5 Principles For Financial Success As A Creative Entrepreneur
Today I want to dive into some finances.
I was chatting with a mentor of mine last week about balancing the current needs of my business with the long-term goals and vision I have for my life, which includes family, contribution, spirituality, and my business.
He recommended a speech given at a world-wide conference of the church I belong to, and while there is a spiritual context to it all, the principles are sound and gave me something to focus on and measure against.
As many of us are companies-of-one, it falls on us to be responsible for the financial health of our businesses and our personal lives.
I'll share the five principles and then a link to the speech at the end if you'd like to check it out:
Practice Thrift And Frugality
"There is a wise old saying: 'Eat it up, wear it out, make it do, or do without.' Thrift is a practice of not wasting anything...Frugalitymeans to practice careful economy."
I'm much more in favor of the bootstrap mentality - getting profitable from the start, staying profitable, and not relying on outside money from investors to fund my businesses.
I much prefer to fund my businesses by serving my customers and clients.
What that means is that early on, when there isn't a ton of money coming into the business, you get resourceful and thrifty with your budget. You don't need to spend thousands on a website, hire out contractors for everything, or even an office space if most of what you do is digital/online.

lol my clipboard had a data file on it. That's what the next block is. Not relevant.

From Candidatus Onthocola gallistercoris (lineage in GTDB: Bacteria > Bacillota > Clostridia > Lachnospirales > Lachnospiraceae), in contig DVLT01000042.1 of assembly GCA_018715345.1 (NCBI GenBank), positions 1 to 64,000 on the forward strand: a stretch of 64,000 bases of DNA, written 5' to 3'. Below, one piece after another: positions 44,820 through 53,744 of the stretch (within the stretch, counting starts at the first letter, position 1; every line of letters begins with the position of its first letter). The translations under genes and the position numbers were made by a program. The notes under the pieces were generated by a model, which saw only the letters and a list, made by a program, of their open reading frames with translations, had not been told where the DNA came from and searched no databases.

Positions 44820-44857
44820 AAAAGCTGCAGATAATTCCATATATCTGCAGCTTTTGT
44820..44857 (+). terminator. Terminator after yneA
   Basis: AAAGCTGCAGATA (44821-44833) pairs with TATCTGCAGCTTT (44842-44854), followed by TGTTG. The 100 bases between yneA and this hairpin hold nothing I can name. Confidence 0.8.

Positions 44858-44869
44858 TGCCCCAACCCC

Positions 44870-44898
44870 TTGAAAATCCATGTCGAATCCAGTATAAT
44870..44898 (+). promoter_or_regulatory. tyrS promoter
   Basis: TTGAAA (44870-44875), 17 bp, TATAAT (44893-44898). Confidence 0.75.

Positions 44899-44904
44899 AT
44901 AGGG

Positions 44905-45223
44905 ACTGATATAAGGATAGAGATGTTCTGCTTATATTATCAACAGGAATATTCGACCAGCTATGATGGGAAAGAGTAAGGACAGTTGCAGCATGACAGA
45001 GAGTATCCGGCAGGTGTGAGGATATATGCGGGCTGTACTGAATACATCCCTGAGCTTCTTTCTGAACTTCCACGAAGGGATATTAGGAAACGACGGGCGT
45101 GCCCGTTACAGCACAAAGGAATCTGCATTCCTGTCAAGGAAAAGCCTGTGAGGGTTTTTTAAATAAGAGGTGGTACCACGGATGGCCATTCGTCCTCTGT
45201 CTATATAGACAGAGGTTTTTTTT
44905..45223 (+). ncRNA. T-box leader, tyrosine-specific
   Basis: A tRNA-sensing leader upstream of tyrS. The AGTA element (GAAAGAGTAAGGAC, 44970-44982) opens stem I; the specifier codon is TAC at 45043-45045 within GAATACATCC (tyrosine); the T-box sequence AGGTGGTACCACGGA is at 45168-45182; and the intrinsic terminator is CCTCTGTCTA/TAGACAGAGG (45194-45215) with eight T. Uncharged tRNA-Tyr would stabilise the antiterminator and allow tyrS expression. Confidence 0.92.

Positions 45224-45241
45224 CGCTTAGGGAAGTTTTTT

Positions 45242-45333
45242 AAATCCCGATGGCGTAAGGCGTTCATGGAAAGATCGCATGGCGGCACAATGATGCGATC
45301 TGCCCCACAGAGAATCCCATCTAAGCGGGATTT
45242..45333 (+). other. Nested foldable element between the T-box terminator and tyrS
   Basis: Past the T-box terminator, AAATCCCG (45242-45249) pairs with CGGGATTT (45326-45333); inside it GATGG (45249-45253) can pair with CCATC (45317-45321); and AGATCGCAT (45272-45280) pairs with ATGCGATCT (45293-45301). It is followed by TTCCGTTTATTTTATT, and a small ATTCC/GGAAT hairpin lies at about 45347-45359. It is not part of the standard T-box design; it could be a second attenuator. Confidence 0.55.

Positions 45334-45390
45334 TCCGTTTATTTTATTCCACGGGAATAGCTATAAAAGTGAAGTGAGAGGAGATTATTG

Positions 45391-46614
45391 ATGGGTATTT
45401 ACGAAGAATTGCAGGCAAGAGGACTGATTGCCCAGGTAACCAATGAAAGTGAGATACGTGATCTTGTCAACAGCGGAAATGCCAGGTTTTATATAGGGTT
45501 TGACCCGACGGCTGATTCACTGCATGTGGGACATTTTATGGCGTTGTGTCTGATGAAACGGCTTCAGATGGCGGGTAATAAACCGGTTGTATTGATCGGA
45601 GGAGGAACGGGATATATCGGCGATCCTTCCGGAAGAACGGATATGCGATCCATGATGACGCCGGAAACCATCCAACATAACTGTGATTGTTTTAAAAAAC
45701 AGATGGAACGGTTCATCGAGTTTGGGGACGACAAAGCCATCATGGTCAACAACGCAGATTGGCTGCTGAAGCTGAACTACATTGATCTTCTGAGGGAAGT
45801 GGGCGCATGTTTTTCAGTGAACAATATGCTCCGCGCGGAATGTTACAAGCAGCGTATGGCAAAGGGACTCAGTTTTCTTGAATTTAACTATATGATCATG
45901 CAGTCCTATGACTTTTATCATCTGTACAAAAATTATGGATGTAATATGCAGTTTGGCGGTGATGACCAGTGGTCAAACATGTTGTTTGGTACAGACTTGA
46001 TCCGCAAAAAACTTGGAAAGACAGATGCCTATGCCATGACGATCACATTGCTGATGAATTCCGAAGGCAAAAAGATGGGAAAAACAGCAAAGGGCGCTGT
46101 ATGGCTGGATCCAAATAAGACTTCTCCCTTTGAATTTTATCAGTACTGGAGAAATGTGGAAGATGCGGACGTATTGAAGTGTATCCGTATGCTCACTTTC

I moved back into my home during the pandemic after having an office in downtown Provo for about two years. I didn't have any need for it, and since my kids were home I needed to be here to help out as well. My whole setup is in my bedroom now, as my wife is also working from home and prefers the office as it's south-facing and about 10º warmer.
It's much more impressive to be profitable than it is to spend and show it off. Frugality and thrift will extend the early life of the business.
Seek to be Independent
"Independence means many things. It means being free of drugs that addict, habits that bind, and diseases that curse. It also means being free of personal debt and of the interest and carrying charges required by debt the world over."
“Interest never sleeps nor sickens nor dies; it never goes to the hospital; it works on Sundays and holidays; it never takes a vacation; it never visits nor travels; it takes no pleasure; it is never laid off work nor discharged from employment; it never works on reduced hours; it never has short crops nor droughts; it never pays taxes; it buys no food; it wears no clothes; it is unhoused and without home and so has no repairs, no replacements, no shingling, plumbing, painting, or whitewashing; it has neither wife, children, father, mother, nor kinfolk to watch over and care for; it has no expense of living; it has neither weddings nor births nor deaths; it has no love, no sympathy; it is as hard and soulless as a granite cliff. Once in debt, interest is your companion every minute of the day and night; you cannot shun it or slip away from it; you cannot dismiss it; it yields neither to entreaties, demands, or orders; and whenever you get in its way or cross its course or fail to meet its demands, it crushes you.”